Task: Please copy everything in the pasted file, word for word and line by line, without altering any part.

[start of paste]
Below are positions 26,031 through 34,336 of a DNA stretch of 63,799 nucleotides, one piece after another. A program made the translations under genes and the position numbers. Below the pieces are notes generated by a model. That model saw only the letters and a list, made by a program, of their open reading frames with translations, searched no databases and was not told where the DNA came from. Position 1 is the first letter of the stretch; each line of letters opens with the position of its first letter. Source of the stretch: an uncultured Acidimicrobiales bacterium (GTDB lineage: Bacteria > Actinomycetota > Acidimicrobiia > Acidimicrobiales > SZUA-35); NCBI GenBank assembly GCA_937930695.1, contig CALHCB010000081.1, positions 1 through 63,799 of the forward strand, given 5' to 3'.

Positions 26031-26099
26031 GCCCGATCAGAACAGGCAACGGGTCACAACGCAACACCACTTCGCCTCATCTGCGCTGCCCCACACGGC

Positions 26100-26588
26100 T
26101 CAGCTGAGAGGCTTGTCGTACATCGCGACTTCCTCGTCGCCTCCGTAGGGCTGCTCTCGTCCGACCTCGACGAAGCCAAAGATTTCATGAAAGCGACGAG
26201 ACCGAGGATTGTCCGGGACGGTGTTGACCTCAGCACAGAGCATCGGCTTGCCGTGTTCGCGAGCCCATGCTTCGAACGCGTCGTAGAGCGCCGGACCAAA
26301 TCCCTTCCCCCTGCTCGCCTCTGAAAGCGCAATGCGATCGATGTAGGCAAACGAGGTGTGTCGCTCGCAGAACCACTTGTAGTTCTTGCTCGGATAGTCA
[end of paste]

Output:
Below are positions 26,031 through 34,336 of a DNA stretch of 63,799 nucleotides, one piece after another. A program made the translations under genes and the position numbers. Below the pieces are notes generated by a model. That model saw only the letters and a list, made by a program, of their open reading frames with translations, searched no databases and was not told where the DNA came from. Position 1 is the first letter of the stretch; each line of letters opens with the position of its first letter. Source of the stretch: an uncultured Acidimicrobiales bacterium (GTDB lineage: Bacteria > Actinomycetota > Acidimicrobiia > Acidimicrobiales > SZUA-35); NCBI GenBank assembly GCA_937930695.1, contig CALHCB010000081.1, positions 1 through 63,799 of the forward strand, given 5' to 3'.

Positions 26031-26099
26031 GCCCGATCAGAACAGGCAACGGGTCACAACGCAACACCACTTCGCCTCATCTGCGCTGCCCCACACGGC

Positions 26100-26588
26100 T
26101 CAGCTGAGAGGCTTGTCGTACATCGCGACTTCCTCGTCGCCTCCGTAGGGCTGCTCTCGTCCGACCTCGACGAAGCCAAAGATTTCATGAAAGCGACGAG
26201 ACCGAGGATTGTCCGGGACGGTGTTGACCTCAGCACAGAGCATCGGCTTGCCGTGTTCGCGAGCCCATGCTTCGAACGCGTCGTAGAGCGCCGGACCAAA
26301 TCCCTTCCCCCTGCTCGCCTCTGAAAGCGCAATGCGATCGATGTAGGCAAACGAGGTGTGTCGCTCGCAGAACCACTTGTAGTTCTTGCTCGGATAGTCA